Italian art: Sales
- WTI Magazine # Jul 17, 2021
Something sinister is hovering over real estate Italian cultural assets which, even if privately owned, fail to remain within the scope of state property and are put up for sale without the Ministry of Culture apparently having any wiggle room. Two striking cases in a few months give a good example of the situation.
The first one is Palazzo Sacchetti in Rome, located in Via Giulia, a street lined with historic buildings and baroque churches, in the heart of the historic center of Rome. Palazzo Sacchetti is undoubtedly one of the most beautiful Renaissance palaces in the city.
Its construction dates back to 1542 and was the work of Antonio da Sangallo the Younger, one of the greatest Italian Renaissance architects, who designed Palazzo Farnese and part of St. Peter's Basilica. He built it for himself, dedicating the last years of his life to it. When he died, the palace was sold to the Ricci family of Montepulciano who had it restored and enlarged. In 1608 the palace was purchased by Cardinal Ottavio Acquaviva of Aragon, then Archbishop of Naples, who decided to add a chapel decorated by the painter Agostino Ciampelli.
In 1648 the palace was sold to Marquis Sacchetti of Florence and has remained in his family until today. Surrounded by a square courtyard with two loggias, the noble part houses a series of twelve rooms with marble statues and painted ceilings. The frescoes include works by Francesco Salviati, such as the cycle of the Stories of David (1553-1555) in the splendid Sala dei Globi, and others by Pietro da Cortona and Jacopino del Conte.
The other striking example is the convent of San Giovanni della Calza in Florence. A piece of history in the heart of the city, a fourteenth-century convent later used as a modern conference center. It is a complex of about 16,000 square meters next to Porta Romana, which preserves inside a fresco of the "Last Supper" painted in 1514 by Francesco di Cristofano known as Il Franciabigio. Perfectly set in the late Gothic architecture, the work shows from the painted windows views of Florence at the time and the names of the diners painted on the heads behind them.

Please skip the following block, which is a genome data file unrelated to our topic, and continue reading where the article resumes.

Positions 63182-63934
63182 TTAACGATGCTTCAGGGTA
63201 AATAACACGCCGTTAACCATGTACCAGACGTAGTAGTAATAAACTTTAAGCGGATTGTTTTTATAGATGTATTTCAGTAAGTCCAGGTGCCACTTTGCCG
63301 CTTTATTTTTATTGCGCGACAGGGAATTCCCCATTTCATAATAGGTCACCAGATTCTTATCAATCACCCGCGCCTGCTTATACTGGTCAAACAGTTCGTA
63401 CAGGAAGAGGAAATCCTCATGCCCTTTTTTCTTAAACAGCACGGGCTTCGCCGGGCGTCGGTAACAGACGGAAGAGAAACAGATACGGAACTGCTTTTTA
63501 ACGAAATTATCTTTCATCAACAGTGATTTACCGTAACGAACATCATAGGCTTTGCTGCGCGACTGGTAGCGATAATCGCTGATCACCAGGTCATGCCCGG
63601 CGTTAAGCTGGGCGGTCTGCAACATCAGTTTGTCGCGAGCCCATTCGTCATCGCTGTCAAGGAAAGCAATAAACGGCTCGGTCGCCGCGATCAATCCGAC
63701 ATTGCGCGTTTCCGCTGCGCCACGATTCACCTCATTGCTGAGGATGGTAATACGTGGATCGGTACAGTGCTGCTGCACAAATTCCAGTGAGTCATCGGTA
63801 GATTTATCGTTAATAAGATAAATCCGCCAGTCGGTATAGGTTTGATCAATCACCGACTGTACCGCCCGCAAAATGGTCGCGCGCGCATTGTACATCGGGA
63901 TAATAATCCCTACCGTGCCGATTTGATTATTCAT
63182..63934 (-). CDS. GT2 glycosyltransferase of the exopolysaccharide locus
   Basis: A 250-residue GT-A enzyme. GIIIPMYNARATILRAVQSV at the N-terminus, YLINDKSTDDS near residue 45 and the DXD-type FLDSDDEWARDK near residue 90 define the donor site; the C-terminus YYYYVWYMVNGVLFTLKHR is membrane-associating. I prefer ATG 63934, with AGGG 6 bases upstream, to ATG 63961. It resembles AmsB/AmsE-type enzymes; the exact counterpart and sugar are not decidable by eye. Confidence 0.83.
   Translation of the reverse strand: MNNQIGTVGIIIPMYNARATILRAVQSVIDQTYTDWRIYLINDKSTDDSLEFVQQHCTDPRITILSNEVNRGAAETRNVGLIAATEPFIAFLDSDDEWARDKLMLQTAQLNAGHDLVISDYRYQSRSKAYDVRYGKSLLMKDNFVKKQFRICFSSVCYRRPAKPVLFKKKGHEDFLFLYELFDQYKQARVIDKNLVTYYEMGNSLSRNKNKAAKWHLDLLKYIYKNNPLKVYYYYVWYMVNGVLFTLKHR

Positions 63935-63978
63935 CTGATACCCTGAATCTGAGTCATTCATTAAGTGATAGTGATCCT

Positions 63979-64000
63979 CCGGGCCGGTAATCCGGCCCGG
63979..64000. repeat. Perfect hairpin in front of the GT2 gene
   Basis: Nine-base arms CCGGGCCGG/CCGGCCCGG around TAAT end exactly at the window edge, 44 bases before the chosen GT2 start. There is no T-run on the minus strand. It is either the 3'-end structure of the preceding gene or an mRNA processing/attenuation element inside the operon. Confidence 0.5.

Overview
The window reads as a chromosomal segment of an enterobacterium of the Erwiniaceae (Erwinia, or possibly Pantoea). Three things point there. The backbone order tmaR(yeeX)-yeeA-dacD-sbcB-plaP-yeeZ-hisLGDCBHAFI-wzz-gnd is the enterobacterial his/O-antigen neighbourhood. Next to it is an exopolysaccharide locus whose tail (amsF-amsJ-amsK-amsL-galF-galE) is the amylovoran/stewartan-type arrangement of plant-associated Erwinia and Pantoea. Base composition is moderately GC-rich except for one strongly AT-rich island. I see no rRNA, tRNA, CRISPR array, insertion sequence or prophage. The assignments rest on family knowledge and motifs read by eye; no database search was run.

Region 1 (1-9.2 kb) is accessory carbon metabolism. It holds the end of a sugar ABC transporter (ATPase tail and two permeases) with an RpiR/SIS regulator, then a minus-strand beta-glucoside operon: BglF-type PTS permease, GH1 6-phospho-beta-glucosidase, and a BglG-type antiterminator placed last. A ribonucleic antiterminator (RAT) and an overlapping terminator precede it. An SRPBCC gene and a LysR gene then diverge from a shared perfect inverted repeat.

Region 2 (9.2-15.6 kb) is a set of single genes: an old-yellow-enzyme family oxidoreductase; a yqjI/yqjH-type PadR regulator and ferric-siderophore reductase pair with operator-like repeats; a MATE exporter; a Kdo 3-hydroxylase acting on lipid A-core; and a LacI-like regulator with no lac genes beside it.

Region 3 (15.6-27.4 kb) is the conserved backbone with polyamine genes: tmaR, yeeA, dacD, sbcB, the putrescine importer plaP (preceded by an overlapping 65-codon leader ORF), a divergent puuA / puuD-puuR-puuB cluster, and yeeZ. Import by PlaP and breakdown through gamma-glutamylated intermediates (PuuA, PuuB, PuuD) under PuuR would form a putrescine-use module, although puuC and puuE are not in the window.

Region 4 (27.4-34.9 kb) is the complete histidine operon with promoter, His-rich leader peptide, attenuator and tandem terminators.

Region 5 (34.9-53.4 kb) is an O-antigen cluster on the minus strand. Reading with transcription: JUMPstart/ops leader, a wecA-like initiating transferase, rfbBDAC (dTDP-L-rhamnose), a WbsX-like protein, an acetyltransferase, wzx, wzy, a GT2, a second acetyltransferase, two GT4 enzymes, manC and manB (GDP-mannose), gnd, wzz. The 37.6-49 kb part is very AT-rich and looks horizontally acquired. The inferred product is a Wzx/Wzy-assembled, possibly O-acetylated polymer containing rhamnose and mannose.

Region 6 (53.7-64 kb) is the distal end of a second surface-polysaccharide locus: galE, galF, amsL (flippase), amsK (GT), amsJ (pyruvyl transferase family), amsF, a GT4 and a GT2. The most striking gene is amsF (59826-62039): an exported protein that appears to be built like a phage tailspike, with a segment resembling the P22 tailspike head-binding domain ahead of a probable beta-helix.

The Hierosolymitan nuns had abandoned it during the siege of Florence in 1529 and were replaced by the Gesuati friars, known for their workmanship and coloring of painted glass, called "pinti" for church windows. The building takes its name from the "calza", a long cloth cap worn by the friars who occupied the old hospital until 1668, the year of the suppression of the order.
The ancient boarding school was used as the Hospital of St. John the Baptist, intended for pilgrims and knights of the Holy Sepulchre, cared for by the Hierosolymitan nuns. But over the centuries the convent was then used as a charitable asylum for sick children and ecclesiastical boarding school for country clerics. A place of peace and contemplation but also of masterpieces, to be admired in this splendid fourteenth-century setting. Closed since last March because of the pandemic, now the Archbishop's Curia of Florence has put it up for sale, because it has become only a cost.
These are places of historical memory, of extreme artistic richness and potential museum and cultural containers that would welcome, to give just one example, the immense mine of works in storage and never exhibited in Roman and Florentine museums.